The Florida Panthers offense this season has been producing at a historic rate. The team eclipsed 4 goals per game, the first to do so since the 1995-96 season. Ironically the team that had that offense, the Lemieux/Jagr-led Pittsburgh Penguins were snuffed in the ECF by the Panthers, who made it to the cup finals that year on a stifling defense, which some argue ushered in the dead puck era (maybe that’s why we are cursed). The team’s goal scoring crusade was led by Barkov w/ 39, but also had four other members of the 30+ club with Jonathan Huberdeau, Sam Reinhart and Anthony Duclair all eclipsing the 30-mark. Jonathan Huberdeau led the league in assists with his dazzling playmaking and was by far the best Panther playoff performer in the First Battle of Florida. The Panthers top 9 is loaded. Along with the four 30 goal scorers, five other Panther forwards eclipsed the 40 point mark on the season, along w/ two defenders. Literally every player on the Panthers offense had a career season. The Panthers offense doesn’t give up either. They have shown they will come back, no matter how far they are down. How effective this strategy is in the postseason is likely not gonna be a great idea, but it does strike that fear into their opponents, that they are never out of it. The Panthers have four lines that can score. You’re able to hold off Verhaeghe-Barkov-Duclair? Okay, now you gotta face Huberdeau-Bennett-Giroux or Marchment-Lundell-Reinhart. If they survive those onslaughts, the fourth line of Lomberg-Luostarinen-Hornqvist can finish you off if you take your foot off the pedal. They cycle effectively, are a beast on the rush and completely overwhelm their opponents when on point. The question is can that offense continue into the postseason?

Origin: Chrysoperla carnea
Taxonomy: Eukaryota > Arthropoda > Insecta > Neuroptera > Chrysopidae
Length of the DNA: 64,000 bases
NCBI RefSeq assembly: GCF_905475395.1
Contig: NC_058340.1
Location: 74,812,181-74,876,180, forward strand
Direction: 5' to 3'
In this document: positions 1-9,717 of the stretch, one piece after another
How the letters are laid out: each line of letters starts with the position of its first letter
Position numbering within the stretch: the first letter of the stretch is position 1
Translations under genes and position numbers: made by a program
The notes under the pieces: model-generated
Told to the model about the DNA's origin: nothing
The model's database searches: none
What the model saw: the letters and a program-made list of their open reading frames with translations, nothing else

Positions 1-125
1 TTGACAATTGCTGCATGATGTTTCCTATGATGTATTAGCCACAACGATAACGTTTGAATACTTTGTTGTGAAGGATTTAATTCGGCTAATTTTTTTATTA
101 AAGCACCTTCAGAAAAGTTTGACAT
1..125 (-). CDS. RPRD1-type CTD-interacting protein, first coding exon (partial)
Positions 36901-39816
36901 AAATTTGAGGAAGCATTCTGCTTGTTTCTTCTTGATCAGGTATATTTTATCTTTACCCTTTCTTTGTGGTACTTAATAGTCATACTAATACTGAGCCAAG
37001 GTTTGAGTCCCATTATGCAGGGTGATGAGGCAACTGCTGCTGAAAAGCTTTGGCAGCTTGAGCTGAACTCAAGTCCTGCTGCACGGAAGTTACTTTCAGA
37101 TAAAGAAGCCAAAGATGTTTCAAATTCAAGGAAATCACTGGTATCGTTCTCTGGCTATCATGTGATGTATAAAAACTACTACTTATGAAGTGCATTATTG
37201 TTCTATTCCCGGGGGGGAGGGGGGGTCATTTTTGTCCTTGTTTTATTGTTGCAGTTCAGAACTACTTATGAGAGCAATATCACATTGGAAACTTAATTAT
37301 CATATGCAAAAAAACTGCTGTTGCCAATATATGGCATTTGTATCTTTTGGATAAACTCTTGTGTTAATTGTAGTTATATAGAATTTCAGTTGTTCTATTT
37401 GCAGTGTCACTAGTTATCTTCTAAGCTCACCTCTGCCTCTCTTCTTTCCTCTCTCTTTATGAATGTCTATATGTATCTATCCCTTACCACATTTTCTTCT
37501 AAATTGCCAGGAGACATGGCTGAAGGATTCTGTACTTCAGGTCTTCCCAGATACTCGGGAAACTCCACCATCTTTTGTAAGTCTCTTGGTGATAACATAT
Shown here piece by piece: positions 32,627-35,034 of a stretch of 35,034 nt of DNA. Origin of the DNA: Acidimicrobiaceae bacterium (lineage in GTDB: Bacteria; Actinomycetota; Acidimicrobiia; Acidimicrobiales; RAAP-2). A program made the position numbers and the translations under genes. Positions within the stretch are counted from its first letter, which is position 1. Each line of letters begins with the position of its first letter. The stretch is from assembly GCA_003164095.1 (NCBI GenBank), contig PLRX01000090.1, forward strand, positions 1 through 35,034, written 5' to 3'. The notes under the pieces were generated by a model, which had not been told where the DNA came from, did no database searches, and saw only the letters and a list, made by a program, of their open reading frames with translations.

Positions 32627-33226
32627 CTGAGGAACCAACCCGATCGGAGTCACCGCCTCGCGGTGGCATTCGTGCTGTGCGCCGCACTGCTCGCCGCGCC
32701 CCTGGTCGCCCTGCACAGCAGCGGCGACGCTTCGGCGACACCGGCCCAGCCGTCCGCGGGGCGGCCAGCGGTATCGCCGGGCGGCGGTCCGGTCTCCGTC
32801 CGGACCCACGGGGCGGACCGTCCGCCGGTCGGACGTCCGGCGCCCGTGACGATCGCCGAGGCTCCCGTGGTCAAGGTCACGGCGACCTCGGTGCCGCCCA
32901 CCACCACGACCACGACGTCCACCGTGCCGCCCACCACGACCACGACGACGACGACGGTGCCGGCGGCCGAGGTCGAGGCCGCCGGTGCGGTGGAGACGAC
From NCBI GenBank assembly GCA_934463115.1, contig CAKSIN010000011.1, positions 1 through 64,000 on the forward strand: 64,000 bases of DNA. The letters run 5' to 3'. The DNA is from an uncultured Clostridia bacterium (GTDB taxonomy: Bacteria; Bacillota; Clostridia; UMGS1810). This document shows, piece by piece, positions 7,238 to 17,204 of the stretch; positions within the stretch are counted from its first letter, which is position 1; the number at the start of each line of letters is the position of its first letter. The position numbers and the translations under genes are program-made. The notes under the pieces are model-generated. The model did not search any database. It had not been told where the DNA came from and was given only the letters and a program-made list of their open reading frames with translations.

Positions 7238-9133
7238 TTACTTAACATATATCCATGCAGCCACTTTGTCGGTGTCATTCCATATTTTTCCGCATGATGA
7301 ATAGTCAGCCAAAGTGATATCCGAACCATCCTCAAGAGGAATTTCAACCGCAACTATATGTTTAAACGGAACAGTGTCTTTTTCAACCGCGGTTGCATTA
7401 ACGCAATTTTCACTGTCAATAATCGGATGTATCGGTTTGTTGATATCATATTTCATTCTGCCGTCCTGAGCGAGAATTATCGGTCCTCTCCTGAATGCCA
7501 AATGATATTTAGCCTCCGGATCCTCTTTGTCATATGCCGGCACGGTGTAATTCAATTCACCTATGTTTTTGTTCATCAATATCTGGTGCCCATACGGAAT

The Capitals blueline is led by John Carlson, a phenomenal offensive defender who put up 71 points this season. Martin Feherevarty has broken out as an excellent young player and seems like a long-term partner to Carlson, whom the Caps have struggled to find a permanent partner for. Dmitry Orlov and Nick Jensen, along with Trevor van Riemsdyk and Nick Schultz are both experienced defensive pairs that play solid two-way games. The Caps blueline is very underrated, but they are an older group, and the Panthers have a lot of speed.

The Panthers blueline gets a big boost with the return of Aaron Ekblad, who was on a Norris candidate level season before an injury prematurely ended his regular season for the second year in a row. Thankfully, Ekblad’s injury was a lot less serious this time and he is able to return right away for the postseason. He’ll be paired up w/ dynamic two-way defender Mackenzie Weegar. Behind them are smooth skating Gus Forsling, an underrated Brandon Montour and two bash brothers in Radko Gudas and Ben Chiarot. The Panthers blueline will be playing for the first time at full force tonight since the addition of Chiarot at the deadline.


Washington’s goaltending is a bit of a mystery. Both Vitek Vanecek and Ilya Samsonov have been mediocre throughout the season, and it seems like Vanecek will get the first crack at the Cats. Samsonov had a hot start that absolutely crashed and burned into a sub .900 save percentage. Vanecek has only one game of postseason experience, while Samsonov’s best known in the postseason for a gaffe that resulted in the Bruins scoring a game winning OT goal, and Ovechkin cursing out his netminder in Russian. Or maybe the Caps could turn to third string goalie Zach Fucale who posted a .924 SVPCT and 1.75 GAA in 4 games of action.

The Panthers will ride w/ Sergei Bobrovsky for Game 1 of the playoffs and presumably for the whole thing. Andrew Brunette gave a ringing endorsement of his previously embattled netminder. After a hot start, Bob has been very up and down throughout the year. He managed to win a league leading 39 games, but some of that was a product of his offense bailing him out. However, he has made the big saves when needed and posted a .913 SVPCT on the year. He also had a solid end to the season w a .917 SVPCT in his last 5 appearances. Bob has a reputation for crumbling in the playoffs, but he has shown that when playing well down the stretch, he can maintain form (2018-19). If Bob sputters, Spencer Knight is there to help. Knight had a solid development year as the 21 year old posted a .908 SVPCT. He had a great two games in the playoffs last year. However, the cats are better off playing 6 on 5 then with Jonas Johansson in net.